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WAYNE REYNOLDS PEERS out of a humvee on duty in Iraq.

A Soldier, Twice Over,

Returns From Iraq

By Jeanne Sager
COCHECTON — May 7, 2004 – Wayne Reynolds is just glad to be home.
The Cochecton resident slept in his own bed Wednesday night – for the first time since he was on emergency leave in December.
For the past year, Reynolds has been in Iraq, serving his country as a military policeman in the Army National Guard.
It was like nothing he’d ever expected.
Reynolds, who grew up in Cochecton and went to school at Delaware Valley and Narrowsburg central schools, served his time in the military back in the 1960s.
After a year at Sullivan County Community College, he was facing the draft.
So he joined the Army and went to Okinawa, Japan in the middle of the Vietnam War.
He came back 18 months later, spent 8 months stateside and was shipped to Germany.
When he got out of the Army in 1970, Reynolds came home to join the family excavating business and forget about war.
It wasn’t until 1983 that he was convinced to get involved with veterans’ organizations. He joined the American Legion in Monticello, served as commander several times, even took a position as county commander twice.
In 1989, a recruiter dropped by the Legion Post and convinced Reynolds to sign on to the National Guard.
Did he expect to go back to war?
“No,” Reynolds said. “But I knew it could happen.
“The way the world is today, and after 9/11, you have to do certain things.”
He’s been deployed over the years to help in times of tragedy, responding to floods and storms.
But it wasn’t until September 2001 that he was once again a military man on wartime duty.
The 716th Military Police Battalion was called to secure the perimeter around Ground Zero in New York City.
It was a “different” scene, Reynolds said.
“You could see what someone could really do to us, the United States,” he said. “The smell of death was in the air . . . it was strange.”
A month and a half later, he and his brothers at arms were called again, this time to provide security at Grand Central Station and Penn Station.
He spent Christmas and New Year’s on duty in New York City while wife Noreen was home in Cochecton.
And they knew there was more to come.
Troops were mobilized in February of last year, getting ready for Operation Iraqi Freedom.
And, once again, Reynolds was called, this time from his job as a corrections officer at Sullivan Correctional Facility in Fallsburg.
He reported for active duty in February at Fort Dix.
On April 20, he boarded a plan for Iraq.
He worked in an Iraqi prison, essentially doing his job as a corrections officer, only guarding Iraqi criminals instead of American men.
He helped to train the Iraqi policemen, even spent some time guarding and transporting prisoners of war.
He lost 40 pounds, suffered through 156-degree days and wrote letters that took more than a month to get back to Cochecton.
“I really didn’t know what to expect,” Reynolds recalled. “You train for certain things, but you don’t know what to expect.”
He says he was only shot at twice – Noreen shivers as he says it – “only . . . twice.”
Reynolds said he was lucky. A flight attendant taught him the 91st Psalm, a prayer that talks about angels watching over us.
He had an angel watching over him, he’s sure of it.
He was in Najaf, Mosul, Karbala – the places Noreen was hearing about on the news here in the U.S.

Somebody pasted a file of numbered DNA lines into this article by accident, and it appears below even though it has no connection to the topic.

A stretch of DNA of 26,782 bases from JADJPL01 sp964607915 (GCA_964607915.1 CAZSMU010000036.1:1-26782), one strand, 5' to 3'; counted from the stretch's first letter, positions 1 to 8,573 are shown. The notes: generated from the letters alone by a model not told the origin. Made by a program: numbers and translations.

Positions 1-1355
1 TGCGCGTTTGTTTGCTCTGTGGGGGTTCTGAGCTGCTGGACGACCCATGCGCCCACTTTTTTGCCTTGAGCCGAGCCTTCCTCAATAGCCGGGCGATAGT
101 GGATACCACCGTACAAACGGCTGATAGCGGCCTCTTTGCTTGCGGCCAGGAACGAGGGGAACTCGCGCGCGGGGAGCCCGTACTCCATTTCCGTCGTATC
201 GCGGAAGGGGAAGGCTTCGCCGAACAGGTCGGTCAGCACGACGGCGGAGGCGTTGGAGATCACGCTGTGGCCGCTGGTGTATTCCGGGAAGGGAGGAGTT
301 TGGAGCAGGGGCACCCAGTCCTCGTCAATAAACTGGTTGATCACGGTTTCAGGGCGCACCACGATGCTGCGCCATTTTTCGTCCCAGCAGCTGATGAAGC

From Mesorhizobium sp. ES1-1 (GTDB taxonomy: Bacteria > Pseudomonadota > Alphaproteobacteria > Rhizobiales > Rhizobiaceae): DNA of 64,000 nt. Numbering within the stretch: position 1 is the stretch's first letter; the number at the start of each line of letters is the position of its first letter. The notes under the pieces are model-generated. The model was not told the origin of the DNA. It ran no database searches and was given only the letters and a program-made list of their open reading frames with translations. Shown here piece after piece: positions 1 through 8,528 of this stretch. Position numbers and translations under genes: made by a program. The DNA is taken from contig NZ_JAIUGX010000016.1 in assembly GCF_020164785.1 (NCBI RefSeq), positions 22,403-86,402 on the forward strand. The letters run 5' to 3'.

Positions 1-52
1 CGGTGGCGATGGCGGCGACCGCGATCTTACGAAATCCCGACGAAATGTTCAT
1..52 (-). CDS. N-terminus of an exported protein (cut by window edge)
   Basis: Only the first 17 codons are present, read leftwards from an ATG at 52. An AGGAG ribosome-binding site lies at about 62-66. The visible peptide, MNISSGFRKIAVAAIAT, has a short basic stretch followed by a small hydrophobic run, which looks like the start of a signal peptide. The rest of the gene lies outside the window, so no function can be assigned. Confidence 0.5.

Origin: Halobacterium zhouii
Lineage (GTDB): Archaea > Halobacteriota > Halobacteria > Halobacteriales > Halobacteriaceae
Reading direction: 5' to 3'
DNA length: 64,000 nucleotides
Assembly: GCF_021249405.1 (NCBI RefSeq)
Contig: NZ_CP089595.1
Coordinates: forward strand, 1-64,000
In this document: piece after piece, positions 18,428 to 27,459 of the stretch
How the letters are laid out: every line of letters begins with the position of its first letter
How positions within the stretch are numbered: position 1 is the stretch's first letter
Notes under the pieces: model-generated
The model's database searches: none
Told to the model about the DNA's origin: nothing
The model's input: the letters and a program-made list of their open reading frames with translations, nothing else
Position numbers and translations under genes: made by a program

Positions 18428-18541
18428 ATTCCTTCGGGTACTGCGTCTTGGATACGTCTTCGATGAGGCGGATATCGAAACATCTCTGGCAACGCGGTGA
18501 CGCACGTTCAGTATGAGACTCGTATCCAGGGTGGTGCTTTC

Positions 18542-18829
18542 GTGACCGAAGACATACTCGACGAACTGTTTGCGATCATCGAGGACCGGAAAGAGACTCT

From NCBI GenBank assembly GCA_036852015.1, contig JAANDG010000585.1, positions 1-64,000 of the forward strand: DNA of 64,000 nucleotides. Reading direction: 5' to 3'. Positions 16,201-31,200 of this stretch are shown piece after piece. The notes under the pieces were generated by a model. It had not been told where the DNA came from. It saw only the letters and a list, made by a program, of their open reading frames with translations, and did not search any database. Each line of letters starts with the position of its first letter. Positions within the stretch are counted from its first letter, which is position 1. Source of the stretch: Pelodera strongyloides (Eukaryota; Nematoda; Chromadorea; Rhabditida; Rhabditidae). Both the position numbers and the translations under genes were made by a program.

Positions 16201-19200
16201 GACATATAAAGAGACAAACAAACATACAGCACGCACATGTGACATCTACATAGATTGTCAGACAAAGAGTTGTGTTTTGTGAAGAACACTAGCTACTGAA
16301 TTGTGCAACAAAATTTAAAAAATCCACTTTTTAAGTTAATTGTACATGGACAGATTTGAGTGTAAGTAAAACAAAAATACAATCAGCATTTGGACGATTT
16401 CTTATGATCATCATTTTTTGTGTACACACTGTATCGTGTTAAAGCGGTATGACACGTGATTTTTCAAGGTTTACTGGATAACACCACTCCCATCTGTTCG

His unit lost their battalion commander in Karbala – he was shot, and some other men were wounded.
“Only one person got the Purple Heart in our whole company,” he said. “We were very lucky – angels looked after us.”
Angels have always watched over his family – his grandmother sent five boys to World War II, including Wayne’s father, Frank. They all came home.
That luck stayed with Wayne. Early last month, Reynolds was shipped to Kuwait, and he sat, hearing that things were getting bad again in towns where he’d been just months or weeks earlier.
“A lot of units were going back north, but we got lucky,” he said.
Reynolds flew back to the U.S. two weeks ago. He spent nine days at Fort Dix, then he got to come home.
It was a sweet reunion with Noreen.
The couple has been married for 10 years, and Noreen was proud of her “soldier boy.”
He went to church with her at Holy Cross in Callicoon Sunday, dressed in his uniform.
The entire congregation clapped, and Noreen gripped his hand.
His absence “wasn’t easy,” she said.
“A lot of faith in God . . . taking it one day at a time,” she said.
Her mother died while Wayne was away – he had to take emergency leave to come home in December to be at her side.
But now he’s home and itching to get some work done around the house, mow their lawn and see his friends.
“It was a hard situation,” he said of his time in Iraq. “We all have jobs and families – it’s not like going over there at 18 or 19.
“You have no commitments at 18 or 19,” he continued.
So what does it feel like to be home?
“It’s different,” he said with a shrug. “You’re not used to being in your own house, in your own bed.
“All at once you want to go out and do things and buy things, get back to your life.”
As for the war, it’s still in his mind.
“We have to be there,” Reynolds said. “We can’t leave the area.
“It’s a vital part of the world,” he continued. “The media’s not showing the positive aspects.
“There is a lot of good being done there.”
But as a military man who fought in a war that his peers were very much against more than 30 years ago, Reynolds said it’s not up to him.
“I don’t set policy and procedure,” he said. “I just follow orders.”
If those orders send him back to Iraq, so be it.
But for now, Reynolds is home. He’s enjoying the time seeing his wife and his mom, Elvira, who still lives in Cochecton, and playing with their dog, Louie, who jumped on his dad as he came through the door last Wednesday night.

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